In support of Question 2: Ranked choice voting

Ranked choice means no vote is wasted. Voting for someone you really like but who seems unlikely to win does not take you out of the game.

“Majority rules” is the essence of democratic decision-making. But majority rule doesn’t apply in Massachusetts elections. An election last month produced a “winner” who got all of 23 percent of the vote, which was 1 percent ahead of the runner-up. We should adopt ranked choice voting, because it always produces a winner who has majority support.

When an election can be won without a majority, results can be odd or perverse. The widely unpopular Paul LePage could only win election in Maine because, in a three-way race, he did not need a majority. The recent primary in Massachusetts’ 4th Congressional District shows how, among a half dozen candidates, more than three-quarters of voters can prefer someone other than the winner. If minor candidates could have been winnowed out to get to majorities in Florida in 2000 and in Michigan, Pennsylvania and Wisconsin in 2016, we would have gotten President Gore and President Clinton.

Ranked choice is not rocket science. If there are just two candidates, ranked choice voting is just like what we do now. Even if there are several candidates, one round of counting could produce a winner with a majority of first choices. If no candidate has that first-round majority, though, then the candidate with the fewest first-choice votes is dropped from consideration, and the ballots that had ranked that candidate first are recounted after their rankings are bumped up one place so second choices become first choices. The process of eliminating candidates with the least first-choice support continues until a candidate gets a majority of first-place votes. Where the vote data is recorded from computer-scanned ballots, as it is in Massachusetts, this is not hard to do.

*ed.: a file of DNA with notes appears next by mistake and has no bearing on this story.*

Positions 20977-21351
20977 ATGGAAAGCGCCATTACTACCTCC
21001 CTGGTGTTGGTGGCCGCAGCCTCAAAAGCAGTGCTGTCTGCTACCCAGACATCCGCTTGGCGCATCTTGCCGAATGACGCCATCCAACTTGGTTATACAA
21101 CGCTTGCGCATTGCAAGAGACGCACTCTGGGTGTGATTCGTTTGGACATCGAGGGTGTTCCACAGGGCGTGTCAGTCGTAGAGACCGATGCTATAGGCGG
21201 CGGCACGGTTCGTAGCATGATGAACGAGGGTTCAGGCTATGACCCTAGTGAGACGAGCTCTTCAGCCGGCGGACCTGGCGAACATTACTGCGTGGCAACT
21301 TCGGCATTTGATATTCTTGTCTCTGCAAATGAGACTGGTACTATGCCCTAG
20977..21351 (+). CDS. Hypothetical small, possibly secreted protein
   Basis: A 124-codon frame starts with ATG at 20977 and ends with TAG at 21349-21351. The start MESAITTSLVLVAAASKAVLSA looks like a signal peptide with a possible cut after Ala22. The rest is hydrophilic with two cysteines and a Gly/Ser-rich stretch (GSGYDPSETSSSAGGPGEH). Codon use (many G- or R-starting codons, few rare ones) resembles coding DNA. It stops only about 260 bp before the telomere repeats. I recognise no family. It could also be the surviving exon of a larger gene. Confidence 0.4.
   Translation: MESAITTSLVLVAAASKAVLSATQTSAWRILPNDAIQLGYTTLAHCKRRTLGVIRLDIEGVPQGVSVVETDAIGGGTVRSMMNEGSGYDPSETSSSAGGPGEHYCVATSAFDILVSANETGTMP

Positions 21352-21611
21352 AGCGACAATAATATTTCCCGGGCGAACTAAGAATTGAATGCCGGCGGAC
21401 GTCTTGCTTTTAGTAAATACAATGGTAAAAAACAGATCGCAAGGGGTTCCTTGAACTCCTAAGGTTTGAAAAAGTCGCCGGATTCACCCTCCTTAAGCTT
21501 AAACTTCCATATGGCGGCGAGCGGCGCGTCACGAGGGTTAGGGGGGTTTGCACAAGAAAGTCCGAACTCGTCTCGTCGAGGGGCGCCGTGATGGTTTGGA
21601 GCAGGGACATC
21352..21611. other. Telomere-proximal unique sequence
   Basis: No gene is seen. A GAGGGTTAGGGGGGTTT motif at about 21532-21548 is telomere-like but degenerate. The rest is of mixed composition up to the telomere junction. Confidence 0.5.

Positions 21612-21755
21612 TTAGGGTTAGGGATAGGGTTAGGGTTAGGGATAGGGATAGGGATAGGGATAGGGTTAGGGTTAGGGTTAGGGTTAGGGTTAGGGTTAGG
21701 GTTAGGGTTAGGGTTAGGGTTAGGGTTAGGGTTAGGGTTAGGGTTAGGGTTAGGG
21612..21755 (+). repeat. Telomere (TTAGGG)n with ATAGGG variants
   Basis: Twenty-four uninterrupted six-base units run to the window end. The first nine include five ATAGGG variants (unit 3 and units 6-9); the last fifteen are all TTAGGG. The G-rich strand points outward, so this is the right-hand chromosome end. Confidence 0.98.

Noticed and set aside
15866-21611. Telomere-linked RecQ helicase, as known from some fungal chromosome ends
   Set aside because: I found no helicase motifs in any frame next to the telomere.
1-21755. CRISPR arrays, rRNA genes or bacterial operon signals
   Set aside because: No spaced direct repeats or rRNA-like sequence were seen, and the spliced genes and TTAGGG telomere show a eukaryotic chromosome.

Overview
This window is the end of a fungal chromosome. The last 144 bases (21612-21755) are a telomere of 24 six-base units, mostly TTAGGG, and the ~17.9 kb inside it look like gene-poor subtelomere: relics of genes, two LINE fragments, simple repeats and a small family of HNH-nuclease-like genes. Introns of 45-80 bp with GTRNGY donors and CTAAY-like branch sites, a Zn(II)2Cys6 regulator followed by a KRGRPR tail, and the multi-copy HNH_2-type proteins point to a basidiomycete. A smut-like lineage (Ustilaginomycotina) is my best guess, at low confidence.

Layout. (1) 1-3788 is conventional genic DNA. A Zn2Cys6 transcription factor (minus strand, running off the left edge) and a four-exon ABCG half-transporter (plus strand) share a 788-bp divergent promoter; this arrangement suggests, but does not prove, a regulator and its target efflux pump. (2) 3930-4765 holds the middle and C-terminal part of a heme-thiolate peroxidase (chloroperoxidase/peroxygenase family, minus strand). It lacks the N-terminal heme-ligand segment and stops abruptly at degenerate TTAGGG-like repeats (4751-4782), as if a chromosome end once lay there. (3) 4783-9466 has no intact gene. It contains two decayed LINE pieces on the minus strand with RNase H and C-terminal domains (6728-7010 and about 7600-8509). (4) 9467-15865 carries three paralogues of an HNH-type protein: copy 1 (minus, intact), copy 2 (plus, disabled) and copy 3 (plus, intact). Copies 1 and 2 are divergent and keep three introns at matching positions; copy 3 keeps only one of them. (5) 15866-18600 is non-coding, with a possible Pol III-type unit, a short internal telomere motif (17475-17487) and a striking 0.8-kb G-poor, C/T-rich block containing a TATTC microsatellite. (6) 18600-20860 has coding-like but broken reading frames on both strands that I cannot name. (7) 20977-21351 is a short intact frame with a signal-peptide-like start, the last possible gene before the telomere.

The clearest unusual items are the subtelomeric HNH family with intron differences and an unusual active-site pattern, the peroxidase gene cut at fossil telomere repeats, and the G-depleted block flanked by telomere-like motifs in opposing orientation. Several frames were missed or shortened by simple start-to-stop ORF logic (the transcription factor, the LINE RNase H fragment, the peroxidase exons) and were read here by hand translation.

Voters will figure out how to use their newfound power. Ranked choice means no vote is wasted. Voting for someone you really like but who seems unlikely to win does not take you out of the game. Your preferences — your second or third or fourth choices — could still make the difference. Voting No. 1 for a candidate who gets eliminated does not mean the ballot isn’t counted in the final outcome — on the contrary: A ballot that ranks every candidate will always be counted in every stage.

Changing the rule will change political competition, of course. Candidates would cater to swing and even opposing voters, hoping to be their second choices if they can’t be their first. Non-major-party candidates could be encouraged, as people could back them without fearing that their votes would be wasted. Candidates could aim toward coalitions by steering their backers’ second-choice votes.

Ranked choice is not a panacea, because there are no panaceas. A perfect voting system is a logical impossibility; a French mathematician proved that more than 200 years ago. Ranked choice would be an improvement over what we do now. Many believe ranked choice voting will encourage candidates to seek votes from the ideological center. It could nonetheless produce a winner with uncompromising views – but only if that is OK with a majority.

Vote “yes” on Proposition 2.

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The author is the chairman of the Great Barrington Democratic Town Committee.